Alas, there isn't anything else Judge Judy would rather be doing. Last year, she extended her contract through 2012. And while her show and others like it may promote self-reliance over government efforts to ensure one's welfare, they also portray a fantasy world that would radically expand the scope of governmental interference in our lives. "Impatience with ethical laxity is common to all the TV judges," Harry Stein wrote in City Journal in 2004. Stein apparently considers this impatience a virtue, but that's probably only because he's never appeared before a TV judge.

Indeed, Judge Judy and her brethren are the ultimate judicial activists, free to expand their inquisitions in ways even Dr. Phil might not dare, free to base their judgments on nothing more than hunches and body language. A lawsuit involving a hair weave gone bad can quickly turn into an indictment of both the plaintiff's and the defendant's lifestyles. In the world of televised justice, laziness, chronic infidelity, and all sorts of other private behaviors that aren't actually crimes become grounds for punishment.

But at least the genre is making those of us with a soft spot for credit card scammers, deadbeat roommates, and bad drivers more circumspect about choosing the right kinds of friends and relatives, right? Or is it just teaching us to sue these people when they do us wrong? While justice porn's loudest mouthpieces might tell us to wise up, make better choices, straighten out our lives, and stop wasting the court's time, that's all just hot air. Ultimately, what these shows dramatize most explicitly is the notion that lawsuits—for trivial sums, over trivial matters—are a legitimate means of mediating your life. They even give you toll-free numbers for scheduling some time in their courtrooms.

In a 2001 paper for the Cardozo Arts & Entertainment Law Journal, Kimberlianne Podlas, an assistant professor of media law at the University of North Carolina, reported the results of a survey that explored the differences between the ways people who do or do not watch programs like Judge Judy perceive the legal system. One question asked respondents if they would "bring a claim in court." Only 42 percent of "non-frequent viewers" answered affirmatively, compared to 77 percent of frequent viewers. "By celebrating frequent suits over small sums," Podlas concluded, "syndicourt demonstrates that this type of low-end litigiousness is common or normal and that many people choose this path."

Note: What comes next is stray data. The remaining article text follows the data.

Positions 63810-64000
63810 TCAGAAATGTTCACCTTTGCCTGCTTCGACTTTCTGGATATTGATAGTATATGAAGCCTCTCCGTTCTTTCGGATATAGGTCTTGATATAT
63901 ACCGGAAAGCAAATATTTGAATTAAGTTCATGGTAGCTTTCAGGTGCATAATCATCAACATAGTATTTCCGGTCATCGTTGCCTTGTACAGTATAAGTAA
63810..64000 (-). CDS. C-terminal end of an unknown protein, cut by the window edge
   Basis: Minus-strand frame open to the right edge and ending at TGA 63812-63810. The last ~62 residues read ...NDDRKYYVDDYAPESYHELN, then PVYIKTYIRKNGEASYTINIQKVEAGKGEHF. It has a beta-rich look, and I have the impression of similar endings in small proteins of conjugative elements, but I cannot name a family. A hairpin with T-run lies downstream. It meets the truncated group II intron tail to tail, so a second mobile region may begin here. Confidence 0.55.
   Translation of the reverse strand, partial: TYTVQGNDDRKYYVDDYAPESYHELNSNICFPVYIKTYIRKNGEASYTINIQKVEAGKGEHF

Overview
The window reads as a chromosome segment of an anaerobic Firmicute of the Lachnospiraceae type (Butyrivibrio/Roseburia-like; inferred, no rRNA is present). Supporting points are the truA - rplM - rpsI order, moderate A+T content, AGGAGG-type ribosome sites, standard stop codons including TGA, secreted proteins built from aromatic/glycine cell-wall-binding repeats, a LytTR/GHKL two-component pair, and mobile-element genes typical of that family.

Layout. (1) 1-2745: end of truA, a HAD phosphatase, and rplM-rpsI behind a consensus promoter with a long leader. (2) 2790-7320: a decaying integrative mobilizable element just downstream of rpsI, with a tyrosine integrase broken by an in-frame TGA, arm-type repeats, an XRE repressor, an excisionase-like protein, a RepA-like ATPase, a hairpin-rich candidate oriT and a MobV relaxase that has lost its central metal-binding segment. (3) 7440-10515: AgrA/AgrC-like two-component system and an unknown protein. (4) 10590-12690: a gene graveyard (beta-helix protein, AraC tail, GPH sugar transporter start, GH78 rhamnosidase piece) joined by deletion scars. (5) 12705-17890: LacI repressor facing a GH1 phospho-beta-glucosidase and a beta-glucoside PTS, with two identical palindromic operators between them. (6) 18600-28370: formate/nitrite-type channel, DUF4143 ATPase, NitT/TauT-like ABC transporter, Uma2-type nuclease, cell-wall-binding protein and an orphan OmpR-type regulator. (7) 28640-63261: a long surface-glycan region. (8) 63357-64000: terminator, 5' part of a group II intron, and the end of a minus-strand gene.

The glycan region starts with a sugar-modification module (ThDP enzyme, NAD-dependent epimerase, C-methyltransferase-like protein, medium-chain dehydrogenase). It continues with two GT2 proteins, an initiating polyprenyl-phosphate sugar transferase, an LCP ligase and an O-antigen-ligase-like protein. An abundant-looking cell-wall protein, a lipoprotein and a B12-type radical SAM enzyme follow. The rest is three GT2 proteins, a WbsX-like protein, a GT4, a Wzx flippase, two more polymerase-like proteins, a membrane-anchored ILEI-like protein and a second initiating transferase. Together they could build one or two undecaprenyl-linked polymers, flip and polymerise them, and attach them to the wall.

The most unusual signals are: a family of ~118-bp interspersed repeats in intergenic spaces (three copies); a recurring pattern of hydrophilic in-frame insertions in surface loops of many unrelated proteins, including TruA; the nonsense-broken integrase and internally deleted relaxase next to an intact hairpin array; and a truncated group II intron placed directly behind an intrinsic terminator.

Instead of making us more responsible citizens, more inclined to rely on our own good judgment rather than public institutions, justice porn popularizes the idea that the court system is a legitimate venue for mending friendships, punishing moral (but not criminal) transgressions, and seeking inspirational hugs from stern but caring authority figures. At the same time, it positions judges as unquestionable authorities with unlimited power to scrutinize our lives. What's truly scary is that Judge Judy—a judge even more capricious, interventionist, and megalomaniacal than Simon Cowell—remains the undisputed queen of the genre. A few years ago, when Kurt Vonnegut suggested that she'd make an ideal nominee to fill Sandra Day O'Connor's spot on the Supreme Court, people actually took him seriously, and who knows, he may have been taking himself seriously too.

Luckily, Judge Judy makes too much money to consider that opportunity should it ever materialize. As much as I might fantasize about TV executives replacing her show with less harmful fare, such as uncensored reruns of Tony Soprano chopping off his enemies' heads, I hope her ratings stay strong.

Contributing Editor Greg Beato is a writer in San Francisco.